Some of us love to travel. Some of us take annual vacations to the same summer locales. Some of us never travel, but find a trip planned in the future for family issues. No matter what the reason, we like to travel safely. How safe are your travel practices?
Here are 14 tips to make your travel time safer and easier.
1. Make a Visit to the Doctor
It is good practice to make an appointment with ones family doctor before going away especially if a traveller is taking any medications. This is especially the case if one is a diabetic. Diabetics should get a signed note from their doctor describing the medication, in case customs or border agents ask about it. Furthermore, if a traveller is going to an exotic location, a doctor may advise not to drink the water.
2. Medical Precautions
If a traveller has any serious allergies, it would be good to travel with an EpiPen and a medical alert bracelet that might save their life. After all, one may not know exactly what is in their food especially if there is a language barrier. It is good practice to write down the generic names of medications, in case one has to replace them outside of the country.
3. Pack Light, Travel Easy
One suitcase is a lot easier to haul from home to airport, airport to check-in, destination airport to taxi, taxi to hotel and back again. Pack only what is absolutely necessary, and count on picking up luxuries at the travel destination.
4. Use the Foreign Affairs Office
Make use of the foreign affairs office. It has security advisories for various countries one might visit. It has general travel tips. Most importantly, it has contact information for the Canadian Government offices in various foreign countries. This is essential contact information if any problems arise and a traveller needs help.
5. Traveling With Children? Educate Them
Travelling with children, keep an eye on them. More importantly, educate them in the ways of travel. Make sure they know that tantrums are not appreciated. Show them where to meet in each location if they get lost. Make sure they know their home phone number and address. Review the rules for talking to strangers, and make sure they know never to wander off with someone they don't know.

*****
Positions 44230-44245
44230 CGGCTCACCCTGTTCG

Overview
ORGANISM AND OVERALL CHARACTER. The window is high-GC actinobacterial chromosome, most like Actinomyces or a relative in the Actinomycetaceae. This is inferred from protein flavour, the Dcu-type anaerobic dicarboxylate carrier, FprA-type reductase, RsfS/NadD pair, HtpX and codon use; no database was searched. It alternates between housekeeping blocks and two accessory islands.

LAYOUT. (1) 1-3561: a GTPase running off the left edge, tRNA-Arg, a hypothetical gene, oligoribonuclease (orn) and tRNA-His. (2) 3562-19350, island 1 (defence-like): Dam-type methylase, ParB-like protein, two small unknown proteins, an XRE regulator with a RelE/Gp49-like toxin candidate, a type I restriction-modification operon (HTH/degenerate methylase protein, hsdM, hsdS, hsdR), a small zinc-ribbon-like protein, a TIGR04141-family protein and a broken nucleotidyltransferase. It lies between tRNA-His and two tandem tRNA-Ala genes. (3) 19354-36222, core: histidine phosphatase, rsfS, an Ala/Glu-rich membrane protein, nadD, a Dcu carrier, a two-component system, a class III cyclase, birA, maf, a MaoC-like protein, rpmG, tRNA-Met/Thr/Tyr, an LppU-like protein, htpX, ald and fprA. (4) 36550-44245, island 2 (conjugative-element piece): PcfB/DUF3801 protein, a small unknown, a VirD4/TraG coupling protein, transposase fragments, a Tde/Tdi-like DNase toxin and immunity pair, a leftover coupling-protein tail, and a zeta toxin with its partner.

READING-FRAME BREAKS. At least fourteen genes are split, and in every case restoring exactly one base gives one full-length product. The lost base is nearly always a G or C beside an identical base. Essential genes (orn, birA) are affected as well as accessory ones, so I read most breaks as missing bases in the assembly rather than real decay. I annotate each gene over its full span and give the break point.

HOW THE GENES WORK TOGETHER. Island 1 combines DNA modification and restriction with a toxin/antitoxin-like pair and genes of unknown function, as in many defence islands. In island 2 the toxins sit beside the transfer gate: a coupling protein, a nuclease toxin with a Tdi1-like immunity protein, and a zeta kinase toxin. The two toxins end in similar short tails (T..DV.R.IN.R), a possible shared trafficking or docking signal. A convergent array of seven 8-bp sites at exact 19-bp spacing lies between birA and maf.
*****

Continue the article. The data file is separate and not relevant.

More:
6. Inform Friends/Family
Give friends and family a travel itinerary. Provide lodging information so in the event of an emergency no one would have to scramble to look for this information.
7. Leave Expensive Items Home
Don't travel with expense items. Leave the iPod and tablet at home. Bring only one computer or none if at all possible. Don't travel with any jewelry beyond a wedding ring. Try to bring nothing of obvious value, that way no one can be a target for theft.
8. Prepare for Cell Coverage
Research your cell provider's rules. It may be necessary to extend current cell phone service for international travel. Not doing so will create a multitude of roaming fees. It may be a good idea to research local SIM cards for when travelling. Picking up a local SIM card provides temporary local service, for a fee. Or choose to leave a mobile at home and pick up a temporary prepaid phone at the destination.
9. Passports and IDs
Make sure to have an up-to-date passport. A passport saves time and provides security. It limits the number of important documents needed to bring on a trip. Also it is a good idea to make photocopies of credit cards, IDs and other important documents. Leave one copy at home and pack one copy hidden away. This way if a document is ever lost, it is easy to reference information from it.
10. Leave the Credit Cards Home
Only travel with a single credit card, to limit the damage if it is ever lost or stolen. Travelling with a debit card is good to a point. It can be used in some areas, if the symbols on the card match those on the machine. Be aware that these transactions have fees. Travelling outside of North America, consider changing cash to American bills. American money is more universally accepted than Canadian cash, so it'll be easier exchanging it for local currency.
11. Research Insurance
Make sure to have an appropriate medical insurance to cover the trip - especially if a variety of extreme activities are on the agenda to do. Also consider buying travel insurance or temporary insurance for any valuables. Understand what is covered from what is not. Confirm any uncertainties with a travel agent.
12. Take the Sun in Moderation
Protect exposed skin by wearing the appropriate SPF sunblock when outdoors. No one wants to ruin their vacation with horrible sunburn, and dehydration plus sunstroke can ruin a day on the town. Of course, any time spent unprotected in the sun increases the risk of skin cancer, but that's not likely to be a vacation-ruining factor.
13. Be Aware and Declare
Visit the Be Aware and Declare site hosted by the Canadian government. It advises what can be brought in the country and what needs to be declared upon arrival. Prepare for this by keeping any gifts and souvenirs that need to be declared in a carry-on luggage bag/suitcase, so they can be easily accessed and inspected.
14. Research Customs at the Destination
Depending on where a traveller is traveling, they might want to research the customs policies for that country. Always make sure to have the appropriate ID and a passport on hand when arriving in another country. The more prepared, the less stressful it will be.